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Nikita Tsukanov
@kekekeks
It's not the part of ASP.NET
Roger Johansson
@rogeralsing
Actor lifecycle should never be handled by anything else than akka itself. Actors can restart and thus need its own pipeline into the DI container to resolve its own dependencies
Nikita Tsukanov
@kekekeks
ASP.NET won't tell the actor that it's no longer needed
ASP.NET won't tell the actor that request is completed
So if one wants to have an actor per-request, he has to wrap an ActorRef into something that provides that glue
This shouldn't be used inside actor code however
Only by external consumers
Natan Vivo
@nvivo
You can have an actor per request and never have to let asp.net know about that
Nikita Tsukanov
@kekekeks
Generally a bad idea in terms of ASP.NET
Since in this case you have to manually manage actor's lifetime
instead of letting DI-container to do its work
Natan Vivo
@nvivo
@kekekeks you need to consider actor lifetime is a feature of akka. it's not a burden.
Nikita Tsukanov
@kekekeks
If external code claims some resource (actor in our case), it should free it at some point
Otherwise you'll get a lot of actors not being using and just eating the memory
Or you'll have to use RecieveTimeout to kill the actors
which isn't a good solution either, since it may kill the actor before request completes
Roger Johansson
@rogeralsing
That is done using either .stop or sending poisonpill, not by calling dispose
See the actor system as its own container, bad idea to try to have two competing containers decide when to kill things
The same things that is
Roger Johansson
@rogeralsing
You can create a factory that creates the actor for you, and if the factory is disposed, you send poisonpill to kill the actor. That way, the ActorSystem is in charge all the time, while you still can inject the factory and get the actorref
Natan Vivo
@nvivo
@rogeralsing Is Pigeon.conf really always loaded by the actor system, or is it just a reference?
Roger Johansson
@rogeralsing
Then DI the factory whereever you need it
Arjen Smits
@Danthar
and back. catching up on reading
Roger Johansson
@rogeralsing
Always loaded , its the fallback for properties that the user config didnt supply
Natan Vivo
@nvivo
thanks
Roger Johansson
@rogeralsing
There are probably some old JVM gunk in there still
Natan Vivo
@nvivo
@rogeralsing about the dispatchers, do you have any other common use case for them, so I can mention in the documentation?
Roger Johansson
@rogeralsing
Yes, we have one dispatcher that captures current synchronizationcontext , so you can run actors in gui threads and update controls and such w/o threading issues
Eg if you want to async fill a grid or something
Natan Vivo
@nvivo
hmm. ok!
that's important
Roger Johansson
@rogeralsing
(Those actors should ofc not do heavy work, just update gui in a reactive way)
Maybe a reactive gui app for stock prices are a good example
There is also a pinned thread dispatcher, if you want to dedicate an entire thread to a specific actor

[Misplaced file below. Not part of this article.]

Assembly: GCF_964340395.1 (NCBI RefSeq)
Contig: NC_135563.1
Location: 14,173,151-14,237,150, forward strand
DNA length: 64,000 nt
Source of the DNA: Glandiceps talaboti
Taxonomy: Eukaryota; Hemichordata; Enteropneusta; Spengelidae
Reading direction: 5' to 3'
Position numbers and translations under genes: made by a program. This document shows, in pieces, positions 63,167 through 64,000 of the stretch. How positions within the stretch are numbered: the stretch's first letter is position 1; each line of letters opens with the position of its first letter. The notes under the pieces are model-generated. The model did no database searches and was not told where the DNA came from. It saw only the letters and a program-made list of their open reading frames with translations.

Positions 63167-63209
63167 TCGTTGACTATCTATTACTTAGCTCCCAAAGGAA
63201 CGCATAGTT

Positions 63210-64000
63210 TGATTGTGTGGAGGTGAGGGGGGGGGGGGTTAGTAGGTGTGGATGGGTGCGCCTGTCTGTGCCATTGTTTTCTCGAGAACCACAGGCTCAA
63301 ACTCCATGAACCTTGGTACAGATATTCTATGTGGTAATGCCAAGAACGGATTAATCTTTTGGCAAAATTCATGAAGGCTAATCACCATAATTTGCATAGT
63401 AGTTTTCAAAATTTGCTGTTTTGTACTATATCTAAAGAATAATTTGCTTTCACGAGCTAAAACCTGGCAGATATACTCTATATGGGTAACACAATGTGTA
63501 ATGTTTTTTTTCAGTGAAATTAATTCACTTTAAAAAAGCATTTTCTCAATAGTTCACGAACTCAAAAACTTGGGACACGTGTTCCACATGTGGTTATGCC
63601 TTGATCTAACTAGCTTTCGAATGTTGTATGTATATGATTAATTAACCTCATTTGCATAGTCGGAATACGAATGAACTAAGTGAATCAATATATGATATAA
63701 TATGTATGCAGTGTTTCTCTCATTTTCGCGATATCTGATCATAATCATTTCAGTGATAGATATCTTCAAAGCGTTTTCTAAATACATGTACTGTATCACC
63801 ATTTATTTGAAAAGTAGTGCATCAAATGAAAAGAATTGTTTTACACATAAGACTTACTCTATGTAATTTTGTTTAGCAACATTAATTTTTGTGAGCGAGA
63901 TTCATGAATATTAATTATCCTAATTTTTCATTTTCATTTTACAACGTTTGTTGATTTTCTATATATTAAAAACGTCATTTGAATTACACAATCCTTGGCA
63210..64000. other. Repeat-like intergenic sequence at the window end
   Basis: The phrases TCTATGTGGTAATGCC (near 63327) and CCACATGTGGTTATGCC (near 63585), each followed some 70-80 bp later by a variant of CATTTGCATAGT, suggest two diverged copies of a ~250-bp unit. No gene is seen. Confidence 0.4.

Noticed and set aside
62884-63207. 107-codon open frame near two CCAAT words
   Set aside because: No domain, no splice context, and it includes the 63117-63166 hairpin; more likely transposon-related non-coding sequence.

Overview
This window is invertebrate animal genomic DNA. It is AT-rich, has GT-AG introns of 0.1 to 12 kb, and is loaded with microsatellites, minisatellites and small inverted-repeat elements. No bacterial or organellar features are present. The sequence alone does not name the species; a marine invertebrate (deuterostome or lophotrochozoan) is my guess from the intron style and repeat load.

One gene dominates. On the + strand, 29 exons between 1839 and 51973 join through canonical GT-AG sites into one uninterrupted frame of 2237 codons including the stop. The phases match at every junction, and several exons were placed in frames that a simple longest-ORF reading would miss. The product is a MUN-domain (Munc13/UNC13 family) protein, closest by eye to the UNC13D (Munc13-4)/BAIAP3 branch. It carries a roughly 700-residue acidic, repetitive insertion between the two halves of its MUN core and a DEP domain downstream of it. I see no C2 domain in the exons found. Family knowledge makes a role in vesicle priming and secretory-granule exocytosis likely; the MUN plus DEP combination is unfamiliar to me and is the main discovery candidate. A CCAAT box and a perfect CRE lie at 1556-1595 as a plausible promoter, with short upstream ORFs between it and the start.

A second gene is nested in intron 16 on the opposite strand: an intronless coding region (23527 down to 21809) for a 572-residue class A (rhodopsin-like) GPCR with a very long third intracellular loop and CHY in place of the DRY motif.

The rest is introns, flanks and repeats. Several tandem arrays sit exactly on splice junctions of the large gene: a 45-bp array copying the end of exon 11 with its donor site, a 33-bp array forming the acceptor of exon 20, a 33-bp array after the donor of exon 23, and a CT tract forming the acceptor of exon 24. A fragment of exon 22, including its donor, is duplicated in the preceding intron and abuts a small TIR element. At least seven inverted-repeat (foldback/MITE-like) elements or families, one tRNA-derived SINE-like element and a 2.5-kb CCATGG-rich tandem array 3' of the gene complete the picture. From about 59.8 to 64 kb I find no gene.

And the forkjoindispatcher, that has its own dedicated threadpool, to avoid noisy neigbours. Eg if some actors are more important than others, it can be isolated from the default shared threadpool
Natan Vivo
@nvivo
Thanks! that helps a lot, gave me already some direction
Arjen Smits
@Danthar
@rogeralsing You basically confirmed what I already expected. Akka uses the DI container to create an instance of your Actor, and after that, Akka is responsible for the lifecycle of the Actor. And not the DI container.
So that confirms my remarks about not supporting any DI lifetime scope except Transient/InstancePerDependency
Roger Johansson
@rogeralsing
it depends on what you mean with scope i guess, lets say you have one dependency that should be recreated for each usage in a dependency graph, that ofc works, and of there is some dependency that should be unique per resolve, that would work too... Eg if a foo have a ref to 5 bars and 3 baz. It could be resolved as 5 bars and one single baz. For the same foo, if foo is injected to the actor
Natan Vivo
@nvivo
@rogeralsing please correct if I'm wrong. Most of the JVM akka docs say that hocon configuration overrides code config. But some tests I did here shows the opposite. For example, if you specify WithRouter(...) in code, it overrides any hocon config. Is it correct that Akka.net gives preference to code over config or I missed something?
Arjen Smits
@Danthar
@rogeralsing I'll do a write-up about this for the http://getakka.net/docs/Dependency%20injection page. Ill run it by you guys when im done.
Arjen Smits
@Danthar
General question to whomever can answer this :P. My ActorSystem behaves in such a way, that it can be in an 'idle' state. Which effectively means that the mailboxes for a few key Actors in my system are empty. Does Akka currently has a way for a user of the framework to monitor this kind of state for an actor ?
So something along these lines:
    actor1.Ask<bool>("areyoubusy")
where the "areyoubusy" is a system(?) message which tells me if there are messages in the actor1's mailbox
Alexander Prooks
@aprooks
I'd beter save info when last message is processed, and on 'areyoubusy' report if any message is processed for the last second/minute whatever you need
Natan Vivo
@nvivo
@Danthar It's a good idea to leave a note on akkadotnet/getakka.net#7 to help coordinate the efforts
depending on the size of your changes
@Danthar by chance I'm looking at the resizer implementation. It seems that if you create a custom router, you can use ActorRefRoutee to lookup this information: https://github.com/akkadotnet/akka.net/blob/dev/src/core/Akka/Routing/Resizer.cs#L245
Natan Vivo
@nvivo
I guess the way to do it then would be create a parent to intercept "are you busy" messages and the actor would ask the custom router directly